I’ve just enjoyed lunch out with my mum and sister ahead of my travel back to Eastbourne tomorrow. It’s a beautiful day in Cornwall, so we went to Bedruthan Steps, a very quiet, secluded location just past Watergate Bay. There we found a small Cafe called Carnewas.
I was in the mood for something different to what I usually eat, no Paninis or sandwiches for me. No, what I had was far more impressive.
I went for a Ploughman’s lunch.
As far as I understand, a Ploughman’s is a lump of cheddar, an apple, some pickled onion chutney and a husk of crusty bread, but the good folk up at the National Trust cafe had something far more spectacular on offer. Behold:
Beauty, isn’t she?
Plain old cheddar is there, delicious and crumbly as it should be; it was joined by Stilton, the grandfather of Cheddar and one of the most flavoursome cheeses of all, and Yarg, a Cornish-made special cheese. I think I liked the Yarg best out of the three cheese, it’s a sort of creamy softer cheese but with a nice tangy kick at the end. Somewhere in between Brie and Edam, but with a rind made of nettles, rather than wax.
The bread was a little disappointing. It was too dry, and there was far too much of it! You certainly get your money’s worth with this meal, I think it was somewhere in the vicinity of £6, but the bread, though a staple part of a Ploughman’s, was just too heavy for me. It was tasty though, it felt like it was home made, and there were various nuts and seeds inside. A little butter helped the dryness situation.
It was an odd mishmash of a salad. There were cherry tomatoes bursting with flavour, gem lettuce and a few mixed baby leaves, although there was a casual ring of orange pepper that felt like it didn’t belong; I also felt that three slices of cucumber didn’t really go with it. I can’t fault the other three items, though. There was a chopped boiled egg in the salad, I’ve never had that in a Ploughman’s before but it was delicious, I’d be very happy to find that again. There were a couple of cold boiled new Potatoes that went really nicely with the included coleslaw (I’ll get to that).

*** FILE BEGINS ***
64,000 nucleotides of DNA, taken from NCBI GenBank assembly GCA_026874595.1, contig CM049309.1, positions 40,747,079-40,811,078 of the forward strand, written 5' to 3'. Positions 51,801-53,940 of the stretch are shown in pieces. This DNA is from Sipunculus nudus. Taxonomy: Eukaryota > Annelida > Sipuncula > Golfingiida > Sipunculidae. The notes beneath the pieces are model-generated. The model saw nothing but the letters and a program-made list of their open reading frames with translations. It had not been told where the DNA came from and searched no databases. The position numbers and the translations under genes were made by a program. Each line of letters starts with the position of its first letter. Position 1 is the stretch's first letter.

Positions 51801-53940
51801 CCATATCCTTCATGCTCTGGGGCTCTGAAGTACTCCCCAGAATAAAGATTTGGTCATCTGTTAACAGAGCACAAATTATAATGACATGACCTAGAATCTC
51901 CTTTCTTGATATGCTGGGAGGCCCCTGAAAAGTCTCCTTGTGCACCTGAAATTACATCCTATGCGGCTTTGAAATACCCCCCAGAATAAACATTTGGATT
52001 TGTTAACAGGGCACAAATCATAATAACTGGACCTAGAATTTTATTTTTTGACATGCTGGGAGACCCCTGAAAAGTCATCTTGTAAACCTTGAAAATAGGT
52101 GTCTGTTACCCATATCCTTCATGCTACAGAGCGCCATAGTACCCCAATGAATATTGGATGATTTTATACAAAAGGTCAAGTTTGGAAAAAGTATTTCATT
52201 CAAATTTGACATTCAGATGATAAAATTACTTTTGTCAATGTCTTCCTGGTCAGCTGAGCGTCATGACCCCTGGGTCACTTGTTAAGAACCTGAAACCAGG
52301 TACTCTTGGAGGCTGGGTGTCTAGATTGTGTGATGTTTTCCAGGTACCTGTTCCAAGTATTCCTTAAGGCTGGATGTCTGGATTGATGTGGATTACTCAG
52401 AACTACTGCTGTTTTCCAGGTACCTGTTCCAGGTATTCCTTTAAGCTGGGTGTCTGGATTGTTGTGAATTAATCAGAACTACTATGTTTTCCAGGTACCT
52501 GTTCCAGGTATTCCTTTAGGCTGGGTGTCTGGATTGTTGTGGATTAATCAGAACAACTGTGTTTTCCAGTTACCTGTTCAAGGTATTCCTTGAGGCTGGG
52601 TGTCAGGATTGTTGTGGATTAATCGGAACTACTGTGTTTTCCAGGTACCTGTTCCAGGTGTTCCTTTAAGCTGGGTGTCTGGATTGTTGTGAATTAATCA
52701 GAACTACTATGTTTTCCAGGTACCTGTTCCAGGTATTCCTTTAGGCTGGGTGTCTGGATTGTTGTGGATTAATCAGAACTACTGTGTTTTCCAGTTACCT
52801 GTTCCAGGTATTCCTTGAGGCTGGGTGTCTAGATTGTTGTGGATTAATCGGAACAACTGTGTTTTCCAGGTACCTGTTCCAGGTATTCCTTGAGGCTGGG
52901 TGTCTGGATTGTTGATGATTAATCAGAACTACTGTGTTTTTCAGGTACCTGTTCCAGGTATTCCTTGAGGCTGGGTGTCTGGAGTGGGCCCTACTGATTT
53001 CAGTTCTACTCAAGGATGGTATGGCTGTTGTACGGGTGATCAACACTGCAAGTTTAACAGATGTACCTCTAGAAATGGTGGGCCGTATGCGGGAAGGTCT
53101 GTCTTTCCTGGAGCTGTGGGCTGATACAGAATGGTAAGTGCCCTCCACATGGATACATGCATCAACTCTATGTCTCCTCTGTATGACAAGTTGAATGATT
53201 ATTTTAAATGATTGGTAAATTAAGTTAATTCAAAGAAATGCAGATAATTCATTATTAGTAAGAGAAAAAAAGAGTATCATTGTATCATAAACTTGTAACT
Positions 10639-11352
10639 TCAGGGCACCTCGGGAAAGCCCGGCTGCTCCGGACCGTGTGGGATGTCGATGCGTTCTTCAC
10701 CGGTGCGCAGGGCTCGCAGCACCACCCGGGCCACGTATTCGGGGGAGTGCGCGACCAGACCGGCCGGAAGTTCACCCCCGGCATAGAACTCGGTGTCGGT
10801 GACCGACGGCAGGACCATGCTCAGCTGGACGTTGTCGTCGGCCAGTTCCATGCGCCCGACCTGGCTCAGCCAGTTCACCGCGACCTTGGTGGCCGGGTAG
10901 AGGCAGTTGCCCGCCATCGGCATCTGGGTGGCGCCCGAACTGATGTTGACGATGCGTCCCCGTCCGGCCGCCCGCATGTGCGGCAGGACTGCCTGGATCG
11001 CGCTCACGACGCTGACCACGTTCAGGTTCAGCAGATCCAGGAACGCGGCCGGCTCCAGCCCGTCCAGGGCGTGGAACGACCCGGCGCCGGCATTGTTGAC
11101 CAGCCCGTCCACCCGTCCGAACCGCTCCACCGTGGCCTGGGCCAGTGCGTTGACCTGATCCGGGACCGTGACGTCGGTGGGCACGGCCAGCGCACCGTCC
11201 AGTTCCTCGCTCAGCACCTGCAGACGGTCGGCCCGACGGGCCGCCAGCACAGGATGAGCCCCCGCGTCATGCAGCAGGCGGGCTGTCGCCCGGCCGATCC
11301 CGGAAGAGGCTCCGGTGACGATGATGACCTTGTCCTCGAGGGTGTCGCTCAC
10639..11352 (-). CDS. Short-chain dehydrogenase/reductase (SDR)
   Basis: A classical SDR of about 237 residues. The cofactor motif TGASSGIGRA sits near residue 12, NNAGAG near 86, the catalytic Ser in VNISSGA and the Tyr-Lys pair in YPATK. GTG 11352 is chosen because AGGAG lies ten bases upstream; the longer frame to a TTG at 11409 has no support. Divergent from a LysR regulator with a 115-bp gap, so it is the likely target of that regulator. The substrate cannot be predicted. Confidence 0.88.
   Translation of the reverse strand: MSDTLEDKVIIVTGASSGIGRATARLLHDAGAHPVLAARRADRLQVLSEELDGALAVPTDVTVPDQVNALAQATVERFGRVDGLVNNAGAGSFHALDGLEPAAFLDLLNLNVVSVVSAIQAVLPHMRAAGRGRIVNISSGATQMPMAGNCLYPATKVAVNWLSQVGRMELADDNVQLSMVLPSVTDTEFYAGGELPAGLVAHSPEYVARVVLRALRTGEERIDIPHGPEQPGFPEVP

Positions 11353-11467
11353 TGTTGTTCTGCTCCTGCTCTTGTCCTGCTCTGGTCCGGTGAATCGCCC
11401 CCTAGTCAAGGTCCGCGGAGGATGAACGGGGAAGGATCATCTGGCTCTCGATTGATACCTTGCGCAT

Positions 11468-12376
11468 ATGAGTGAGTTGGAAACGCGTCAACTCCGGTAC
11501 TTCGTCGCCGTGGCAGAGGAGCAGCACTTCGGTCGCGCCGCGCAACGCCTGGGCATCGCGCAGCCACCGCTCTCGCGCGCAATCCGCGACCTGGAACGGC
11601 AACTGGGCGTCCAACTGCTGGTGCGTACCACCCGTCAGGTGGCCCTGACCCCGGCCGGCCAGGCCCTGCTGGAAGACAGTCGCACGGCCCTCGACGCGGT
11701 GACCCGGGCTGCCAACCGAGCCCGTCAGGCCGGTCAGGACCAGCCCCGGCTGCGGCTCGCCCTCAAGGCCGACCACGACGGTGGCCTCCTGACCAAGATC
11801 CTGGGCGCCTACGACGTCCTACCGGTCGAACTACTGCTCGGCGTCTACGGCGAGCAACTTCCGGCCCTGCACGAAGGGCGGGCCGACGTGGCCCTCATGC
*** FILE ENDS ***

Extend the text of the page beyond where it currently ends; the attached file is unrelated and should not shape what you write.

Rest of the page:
There was also half an apple, one of the main components of a Ploughman’s and one of my favourites. My Dad is a farmer, and he taught me how amazing cheddar and apple are together when I was very young. I held each in one had here today, and they could not be better match! Tart, crispy Braeburn apple and savoury, crumbly cheddar… Ansom!*
Coleslaw is a recently new venture for me, I always used to hate it, but I think it’s pretty tasty now. This one was lacking in vinegary sourness though, I think it was made with Mayonnaise rather than Salad Cream. Still, the carrot and cabbage were nice and crunchy. The other side was very odd indeed, and I could have done without it. It was described on the menu as a ‘Cornish Chutney’ but it tasted far too similar to Mincemeat to me. It was extremely sweet, and it kind of overpowered the whole thing.
Despite the flaws, this was probably the best Ploughman’s I’ve eaten, due to the cheese selection and the well-suited components. I’d definitely like the Chutney removed or hopefully, changed for something that isn’t pie filler. I liked the salad for the most part, but there were a LOT of greens, and it sort of felt like an effort to eat them all, as they were a bit bland; nice enough accompaniments to the rest of the meal, but still, not really adding much. The pepper and cucumber was also slightly misplaced I feel.
However, the cheese, bread, pickles and apple were all great, and they’re the most important parts of a Ploughman’s as I said. Maybe they were trying to do too many things with this meal or got it slightly wrong trying to alter a classic, but still, I’d be happy to pay for this again!
* Ansom, verb. A Cornish regional variant of the word ‘Handsome’, used to indicate something of which a person is extremely fond.